Power of Articulation

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Linna building, auditorium K 103, address: Kalevantie 5.

Doctoral defence of M.Soc.Sc. Matti Kortesoja

Power of Articulation. Imagery of Society and Social Action in Structural Marxism and Its Critique

The field of science of the dissertation is Sociology.

The opponent is Dr Sara R. Farris (Goldsmiths, University of London). Professor Harri Melin acts as the custos.

The language of the dissertation defence is English.

Power of Articulation

Articulation is a joint, connection, or link and an act of fixing and coupling in order to place things in relation by giving expression to them. In structural linguistics, the concept of articulation was used as a conceptual metaphor in conceptualisation of language as a system of differences. It was employed in Marxism, to refer to the organisation of society as an ‘articulated whole’ composed of ‘the limbs of the social system’. After philosopher Louis Althusser, articulation became a core concept for the ‘articulation school’ of economic anthropology, then for the Birmingham school of cultural studies, and after that in the Essex School in discourse theory and political analysis. From there, the concept has diffused and spread in its contemporary uses.

The concept of articulation has travelled from French structuralism, Marxist political philosophy, and new economic anthropology to Anglophone discourse theory and cultural studies. Focusing on the concept of articulation and its travels by studying the process whereby this concept has become actively adopted, appropriated, and adapted in academic practices, my dissertation contributes to the discussion of conceptual metaphors, their deployment, and the ways in which we build imageries of society and social action. To analyse the movement of concepts that ‘is both a fact of life and a usefully enabling condition of intellectual activity’, as Edward Said (1983, 157) has put it, this dissertation examines the conceptual metaphor of articulation in the structural-Marxist line of thought, wherein ‘society is an articulated whole’, and in the post-Marxist critiques of it, where often ‘social action is language’.

Conceptual metaphors transfer abstract ideas and models from one system or discourse to another through an attempt to make them more concrete. According to Richard Harvey Brown’s “A Poetic for Sociology”, the imageries of society and social action have their foundation in the ‘root metaphors’ of sociological thought. In classical modern sociology, the root metaphors are ‘society seen as an organism or as a machine’ and ‘social conduct viewed as language, the drama, or a game’ (Brown 1989a, 78). In relation to the root metaphors, I consider firstly the ways in which society is conceptualised through a conceptual metaphor of articulation, with an ‘articulated whole’ (i.e., Gliederung). I am also interested in finding out the ways in which social action is viewed as language and a play of differences.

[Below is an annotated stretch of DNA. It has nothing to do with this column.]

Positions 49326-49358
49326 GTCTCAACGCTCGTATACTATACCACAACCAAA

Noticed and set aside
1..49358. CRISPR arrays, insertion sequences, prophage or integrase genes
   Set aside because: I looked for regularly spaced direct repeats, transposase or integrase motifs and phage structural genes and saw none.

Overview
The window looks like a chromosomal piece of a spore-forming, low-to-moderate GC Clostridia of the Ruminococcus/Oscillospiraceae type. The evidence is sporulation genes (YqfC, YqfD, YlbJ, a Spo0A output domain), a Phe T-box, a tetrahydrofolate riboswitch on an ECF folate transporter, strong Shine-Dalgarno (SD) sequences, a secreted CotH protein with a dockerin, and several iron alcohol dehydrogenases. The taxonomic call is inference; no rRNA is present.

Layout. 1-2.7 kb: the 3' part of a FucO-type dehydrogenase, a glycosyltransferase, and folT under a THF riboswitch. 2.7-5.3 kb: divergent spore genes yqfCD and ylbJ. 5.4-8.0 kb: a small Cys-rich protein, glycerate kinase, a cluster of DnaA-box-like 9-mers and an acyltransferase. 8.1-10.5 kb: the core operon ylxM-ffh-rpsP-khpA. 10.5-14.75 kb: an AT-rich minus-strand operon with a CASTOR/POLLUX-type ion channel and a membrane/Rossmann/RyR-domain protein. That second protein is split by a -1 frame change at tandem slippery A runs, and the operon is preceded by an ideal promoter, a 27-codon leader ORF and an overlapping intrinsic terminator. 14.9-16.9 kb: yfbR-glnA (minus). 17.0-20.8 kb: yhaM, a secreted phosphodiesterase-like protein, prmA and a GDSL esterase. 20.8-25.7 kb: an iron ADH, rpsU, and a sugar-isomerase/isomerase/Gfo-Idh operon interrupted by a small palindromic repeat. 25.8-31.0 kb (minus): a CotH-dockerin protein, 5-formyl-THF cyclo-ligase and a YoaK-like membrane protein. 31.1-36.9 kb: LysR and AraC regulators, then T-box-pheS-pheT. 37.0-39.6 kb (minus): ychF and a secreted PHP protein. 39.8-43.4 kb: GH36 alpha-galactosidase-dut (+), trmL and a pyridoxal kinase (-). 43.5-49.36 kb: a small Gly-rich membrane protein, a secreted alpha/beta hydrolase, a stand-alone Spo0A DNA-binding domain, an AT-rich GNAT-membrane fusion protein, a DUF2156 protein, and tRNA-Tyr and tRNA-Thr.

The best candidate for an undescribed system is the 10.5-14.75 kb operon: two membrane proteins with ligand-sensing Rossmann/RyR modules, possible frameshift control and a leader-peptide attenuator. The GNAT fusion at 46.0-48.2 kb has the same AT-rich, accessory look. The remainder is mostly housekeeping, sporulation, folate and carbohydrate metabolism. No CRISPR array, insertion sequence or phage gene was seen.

Althusserianism put emphasis on Marx’s theory not only in respect of the ‘capital-logic’ in philosophy or at the level of the factory floor in terms of the class struggle but as addressing a complex process of many determinations alongside the economic, with reference to an articulated whole, the society. The conceptual metaphor of articulation in which society is an articulated whole takes account of the stratified nature of ‘the social’, taking society as a hierarchical structure but, unlike nature, not a self-subsistent whole. At the same time, it takes into consideration social action of individuals too, which is structured as a language is ‘at the domain of articulations’ (see Saussure 1916/1959, 112). The dissertation addresses the ‘epistemic shift’ from an organic and mechanical order of things to the discursive rules and norms of social action as seen in the concept of language as a system of differences. The work examines the ways in which the metaphorical notion of society as an articulated whole (Ger. Gliederung) has given way to a concept that refers to social action as language, wherein social and political linkages are taken as discursive practices in ‘the domain of articulations’. Accordingly, society seems to operate in the manner of a language, which can be – but is not necessarily – reduced to the notion ‘society is language’.

The idea of articulation marked a sign of a break with a ‘downward reductionism’ wherein society is a totality expressing hidden structural causes and economic mechanisms. If an analogous image of ‘society operating like language’ boils down to the iconic conception ‘society is language’ (viz., when it is seen as nothing but discursive), the very concept of society is lost. At the same time, it expands a discursive space for the actions of individuals, which outcome cannot arise outside the context of a specific discursive battlefield concerning class, gender and race, for example (cf. ‘intersectionality’). Presented to address these questions ‘bottom-up’ is a new approach in relation to the structural-Marxist paradigm (i.e., one proceeding from Althusserianism). It also takes account of the action of individuals and the possibilities for social change in the era of social movements. At the same time, however, the overall picture of society can fragment to the actions of individual actors. I suggest that we pay more attention to conceptual metaphors because they are building blocks for the images of society and social action that shape our understanding of what is going on in the situations around us.


The dissertation is published in self-publishing, Tampere 2016. ISBN  978-952-93-7697-1.

The dissertation can be ordered at: matti.kortesoja@uta.fi, Tel. 050 3187 216

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